2018 Oak Human Rights Fellow Bassam Khabieh made his first appearance at Colby Wednesday, Sept. 12, in Ostrove Auditorium—from Istanbul. Khabieh participated in the event by video link.
An award-winning freelance Syrian photojournalist, Khabieh left Syria last summer, one of more than a million refugees to flee the conflict there. He was granted a visa just last week, ending speculation about whether he would be an Oak Fellow in absentia.
According to Valérie Dionne, director of the Oak Institute, Khabieh was granted a waiver that will allow him to travel to the United States but he was not expected to have his visa in hand in time to attend an exhibition of his work at Colby. Khabieh’s photographs document the Syrian civil war, focusing particularly on the war’s tragic damage to children and civilians.
The war-racked his home city outside of Damascus and Khabieh was often on the scene minutes after airstrikes to photograph the devastation.
Working in information technology, Khabieh took up a camera in 2011 to document the conflict around him. He soon saw his work noticed and circulated by news organizations, including Reuters and The Atlantic. Khabieh’s photographs have been featured by organizations such as UNICEF and the World Health Organization. He was awarded the 2015 Robert Capa Gold Medal for his coverage of the war.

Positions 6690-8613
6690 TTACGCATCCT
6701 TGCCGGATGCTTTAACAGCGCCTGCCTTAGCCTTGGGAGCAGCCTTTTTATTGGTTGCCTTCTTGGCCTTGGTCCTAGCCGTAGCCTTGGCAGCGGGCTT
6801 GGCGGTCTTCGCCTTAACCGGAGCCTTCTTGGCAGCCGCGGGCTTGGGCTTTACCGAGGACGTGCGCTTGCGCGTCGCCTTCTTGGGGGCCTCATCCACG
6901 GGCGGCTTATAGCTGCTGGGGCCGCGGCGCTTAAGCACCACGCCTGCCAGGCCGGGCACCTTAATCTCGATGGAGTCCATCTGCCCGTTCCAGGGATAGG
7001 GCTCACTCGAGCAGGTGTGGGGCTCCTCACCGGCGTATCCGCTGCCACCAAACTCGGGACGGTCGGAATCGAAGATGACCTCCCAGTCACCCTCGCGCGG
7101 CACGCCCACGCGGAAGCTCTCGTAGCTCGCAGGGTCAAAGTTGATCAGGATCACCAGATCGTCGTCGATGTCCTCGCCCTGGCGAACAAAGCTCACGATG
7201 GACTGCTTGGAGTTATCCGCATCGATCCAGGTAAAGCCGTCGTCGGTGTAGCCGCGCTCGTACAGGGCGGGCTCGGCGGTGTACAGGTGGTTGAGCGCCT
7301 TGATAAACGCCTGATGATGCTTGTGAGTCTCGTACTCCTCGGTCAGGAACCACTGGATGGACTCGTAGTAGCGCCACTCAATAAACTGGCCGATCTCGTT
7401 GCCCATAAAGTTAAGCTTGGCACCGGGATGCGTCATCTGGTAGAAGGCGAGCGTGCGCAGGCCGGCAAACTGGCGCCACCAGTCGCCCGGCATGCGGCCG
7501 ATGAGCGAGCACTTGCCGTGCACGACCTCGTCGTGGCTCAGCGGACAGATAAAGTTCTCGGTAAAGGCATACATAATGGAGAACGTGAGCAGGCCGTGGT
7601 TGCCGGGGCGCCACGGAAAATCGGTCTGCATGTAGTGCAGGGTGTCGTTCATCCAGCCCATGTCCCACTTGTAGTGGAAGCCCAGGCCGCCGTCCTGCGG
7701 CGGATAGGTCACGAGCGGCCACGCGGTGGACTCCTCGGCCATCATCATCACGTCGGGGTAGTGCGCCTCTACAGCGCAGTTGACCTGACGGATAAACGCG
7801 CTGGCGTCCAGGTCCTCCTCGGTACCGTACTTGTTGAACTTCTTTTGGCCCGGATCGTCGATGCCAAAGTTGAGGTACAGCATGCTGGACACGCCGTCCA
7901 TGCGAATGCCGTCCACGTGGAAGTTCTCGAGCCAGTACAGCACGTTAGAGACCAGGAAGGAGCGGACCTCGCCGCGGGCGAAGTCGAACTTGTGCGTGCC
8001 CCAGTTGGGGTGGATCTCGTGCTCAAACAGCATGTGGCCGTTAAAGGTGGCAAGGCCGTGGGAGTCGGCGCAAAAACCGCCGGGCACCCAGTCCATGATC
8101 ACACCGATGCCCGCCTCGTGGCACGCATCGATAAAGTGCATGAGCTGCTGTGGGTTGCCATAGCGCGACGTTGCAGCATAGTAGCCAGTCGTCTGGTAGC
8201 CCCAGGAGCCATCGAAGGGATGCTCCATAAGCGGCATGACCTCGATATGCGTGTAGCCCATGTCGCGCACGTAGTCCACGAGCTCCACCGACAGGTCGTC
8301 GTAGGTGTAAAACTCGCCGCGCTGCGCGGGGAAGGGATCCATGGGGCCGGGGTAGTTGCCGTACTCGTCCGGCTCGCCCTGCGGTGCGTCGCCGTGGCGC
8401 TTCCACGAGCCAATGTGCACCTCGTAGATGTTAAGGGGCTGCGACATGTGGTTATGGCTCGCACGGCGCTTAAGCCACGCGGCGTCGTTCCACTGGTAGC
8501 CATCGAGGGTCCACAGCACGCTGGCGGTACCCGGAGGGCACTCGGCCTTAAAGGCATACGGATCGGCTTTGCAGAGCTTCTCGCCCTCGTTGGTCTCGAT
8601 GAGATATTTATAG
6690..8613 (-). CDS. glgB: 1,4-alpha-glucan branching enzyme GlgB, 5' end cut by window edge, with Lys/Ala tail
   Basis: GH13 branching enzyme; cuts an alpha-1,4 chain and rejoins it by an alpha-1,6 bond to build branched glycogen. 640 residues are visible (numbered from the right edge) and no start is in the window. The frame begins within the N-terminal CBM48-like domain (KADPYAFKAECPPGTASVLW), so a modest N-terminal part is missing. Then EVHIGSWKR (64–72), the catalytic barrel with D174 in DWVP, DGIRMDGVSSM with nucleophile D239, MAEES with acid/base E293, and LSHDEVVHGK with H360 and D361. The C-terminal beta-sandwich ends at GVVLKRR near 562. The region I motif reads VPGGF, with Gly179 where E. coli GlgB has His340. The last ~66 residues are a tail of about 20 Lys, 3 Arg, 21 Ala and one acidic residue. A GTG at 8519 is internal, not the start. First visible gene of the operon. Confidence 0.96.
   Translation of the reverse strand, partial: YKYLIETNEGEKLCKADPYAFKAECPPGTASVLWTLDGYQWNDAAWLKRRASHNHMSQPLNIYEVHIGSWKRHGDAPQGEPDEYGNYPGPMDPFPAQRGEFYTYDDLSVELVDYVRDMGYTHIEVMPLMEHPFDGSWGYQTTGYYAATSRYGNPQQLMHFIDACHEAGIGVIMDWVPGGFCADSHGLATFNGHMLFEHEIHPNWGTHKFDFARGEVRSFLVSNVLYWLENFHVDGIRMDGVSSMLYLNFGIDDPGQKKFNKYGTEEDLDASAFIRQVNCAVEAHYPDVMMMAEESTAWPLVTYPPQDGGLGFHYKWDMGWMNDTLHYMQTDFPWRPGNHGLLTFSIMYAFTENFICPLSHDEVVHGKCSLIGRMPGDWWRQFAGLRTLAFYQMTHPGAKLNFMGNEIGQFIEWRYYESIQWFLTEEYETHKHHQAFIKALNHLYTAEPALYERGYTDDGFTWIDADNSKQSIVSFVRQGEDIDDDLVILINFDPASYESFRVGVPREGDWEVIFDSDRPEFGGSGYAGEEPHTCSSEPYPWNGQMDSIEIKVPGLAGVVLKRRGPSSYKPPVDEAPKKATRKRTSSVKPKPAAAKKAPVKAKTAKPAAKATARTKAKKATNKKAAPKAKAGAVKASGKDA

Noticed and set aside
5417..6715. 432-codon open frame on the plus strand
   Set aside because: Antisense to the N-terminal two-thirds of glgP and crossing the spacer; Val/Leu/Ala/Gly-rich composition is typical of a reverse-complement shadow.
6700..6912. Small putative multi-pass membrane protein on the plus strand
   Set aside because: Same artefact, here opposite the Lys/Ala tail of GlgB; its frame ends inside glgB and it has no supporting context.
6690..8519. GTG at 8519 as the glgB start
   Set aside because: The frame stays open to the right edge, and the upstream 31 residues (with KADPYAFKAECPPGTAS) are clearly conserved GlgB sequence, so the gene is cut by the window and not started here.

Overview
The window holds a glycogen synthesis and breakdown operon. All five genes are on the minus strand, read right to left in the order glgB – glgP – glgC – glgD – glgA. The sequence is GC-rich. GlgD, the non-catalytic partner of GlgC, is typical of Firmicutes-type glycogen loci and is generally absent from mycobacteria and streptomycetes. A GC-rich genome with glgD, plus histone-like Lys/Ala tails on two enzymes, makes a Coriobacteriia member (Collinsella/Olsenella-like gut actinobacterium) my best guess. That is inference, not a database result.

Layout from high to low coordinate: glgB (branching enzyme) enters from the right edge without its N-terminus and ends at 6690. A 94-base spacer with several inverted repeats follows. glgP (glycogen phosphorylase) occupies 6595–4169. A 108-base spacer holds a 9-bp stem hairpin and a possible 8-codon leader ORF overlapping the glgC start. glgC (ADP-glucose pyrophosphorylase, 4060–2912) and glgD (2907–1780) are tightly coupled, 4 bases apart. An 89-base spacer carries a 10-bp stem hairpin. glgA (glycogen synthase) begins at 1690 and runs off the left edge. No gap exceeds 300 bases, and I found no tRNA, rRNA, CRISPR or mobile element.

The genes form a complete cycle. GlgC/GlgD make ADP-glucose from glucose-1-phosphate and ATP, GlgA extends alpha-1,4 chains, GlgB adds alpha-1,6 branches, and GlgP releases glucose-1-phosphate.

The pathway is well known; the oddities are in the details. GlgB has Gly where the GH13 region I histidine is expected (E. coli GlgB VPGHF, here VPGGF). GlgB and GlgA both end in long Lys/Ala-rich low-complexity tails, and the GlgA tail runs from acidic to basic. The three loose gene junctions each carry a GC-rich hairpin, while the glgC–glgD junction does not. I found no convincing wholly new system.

The Overseas Press Club of America, which gives the award, lauded Khabieh’s courage in photographing the conflict and also “for living day in and day out in one of the most hostile and unpredictable environments on the planet.”
Khabieh’s powerful work, Dionne said, will be on exhibit in the atrium of the Diamond Building. The Sept. 11 event included showing of a film about Khabieh directed by Milton Guillén ’15 and shot in Istanbul this summer. The discussion of the history of Syria’s conflicted was explored by Yasser Munif, assistant professor at Emerson College and an expert on Middle Eastern politics.